Getting the Most Out of Pain

God uses everything we go through to help us learn how to depend on Him even more. Some things people choose to do to us hurt and are not in God’s perfect plan for our lives, but it still does not take Him by surprise. He will use the pain they caused to help us focus on Him even more.

It’s only as we navigate through our difficulties that we understand how deeply God loves us. Only then do we get the courage to keep on going because in this life and the next there is still more beauty to grab hold of.

“We never give up. Though our bodies are dying, our spirits are being renewed every day. For our present troubles are small and won’t last very long. Yet they produce for us a glory that vastly outweighs them and will last forever! So we don’t look at the troubles we can see now; rather, we fix our gaze on things that cannot be seen. For the things we see now will soon be gone, but the things we cannot see will last forever” (2 Cor. 4:16-18, NLT).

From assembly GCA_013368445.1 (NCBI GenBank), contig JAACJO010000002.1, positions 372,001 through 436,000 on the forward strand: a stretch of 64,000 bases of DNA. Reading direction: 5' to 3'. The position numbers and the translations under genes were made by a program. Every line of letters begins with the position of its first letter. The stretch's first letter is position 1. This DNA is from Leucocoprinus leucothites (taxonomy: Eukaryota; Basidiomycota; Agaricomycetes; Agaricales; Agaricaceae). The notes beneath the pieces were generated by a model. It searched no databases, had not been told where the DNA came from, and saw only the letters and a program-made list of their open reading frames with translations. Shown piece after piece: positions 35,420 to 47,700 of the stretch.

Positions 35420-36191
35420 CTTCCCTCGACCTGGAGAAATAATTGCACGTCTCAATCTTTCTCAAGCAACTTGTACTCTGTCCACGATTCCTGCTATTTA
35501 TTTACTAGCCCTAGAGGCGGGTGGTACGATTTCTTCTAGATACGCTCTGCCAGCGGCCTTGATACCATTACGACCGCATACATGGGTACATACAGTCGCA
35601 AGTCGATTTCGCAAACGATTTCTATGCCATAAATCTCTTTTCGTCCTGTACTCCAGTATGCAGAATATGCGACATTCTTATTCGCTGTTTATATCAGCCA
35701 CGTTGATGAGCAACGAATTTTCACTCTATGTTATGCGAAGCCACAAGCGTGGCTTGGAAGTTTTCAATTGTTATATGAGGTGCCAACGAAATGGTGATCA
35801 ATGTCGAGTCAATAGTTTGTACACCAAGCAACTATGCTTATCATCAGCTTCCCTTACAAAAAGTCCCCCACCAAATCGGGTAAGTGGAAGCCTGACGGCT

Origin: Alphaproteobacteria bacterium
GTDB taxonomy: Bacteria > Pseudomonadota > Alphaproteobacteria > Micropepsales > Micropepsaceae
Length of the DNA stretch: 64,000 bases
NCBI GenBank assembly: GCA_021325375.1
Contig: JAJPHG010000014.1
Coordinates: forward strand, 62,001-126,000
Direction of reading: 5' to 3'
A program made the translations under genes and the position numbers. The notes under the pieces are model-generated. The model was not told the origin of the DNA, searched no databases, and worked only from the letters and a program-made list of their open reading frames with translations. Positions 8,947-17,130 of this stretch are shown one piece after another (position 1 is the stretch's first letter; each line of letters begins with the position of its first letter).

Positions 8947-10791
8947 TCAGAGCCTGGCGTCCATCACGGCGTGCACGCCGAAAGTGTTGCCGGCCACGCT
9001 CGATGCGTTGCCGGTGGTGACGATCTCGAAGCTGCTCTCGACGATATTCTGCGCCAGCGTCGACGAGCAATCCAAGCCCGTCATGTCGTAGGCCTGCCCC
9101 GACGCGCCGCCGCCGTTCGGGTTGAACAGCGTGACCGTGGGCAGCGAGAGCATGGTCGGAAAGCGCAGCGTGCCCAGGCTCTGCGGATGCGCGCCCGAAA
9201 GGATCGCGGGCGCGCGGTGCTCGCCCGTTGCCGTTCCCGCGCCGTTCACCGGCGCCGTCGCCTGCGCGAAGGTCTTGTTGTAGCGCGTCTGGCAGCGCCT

Forgive. It’s one of the best things you can do for your emotional, spiritual and physical health. It has rewards here and for all eternity. {eoa}

Teresa Shields Parker is the author of five books and two study guides, including her latest, Sweet Journey to Transformation: Practical Steps to Lose Weight and Live Healthy, and her No. 1 bestseller, Sweet Grace: How I Lost 250 Pounds. She is also a blogger, spiritual weight loss coach (check out her coaching group, Overcomers Academy) and speaker at

This article originally appeared at

For more about forgiveness, check out Charisma’s e-book Forgive Them Anyway, available at this link for just $1.99.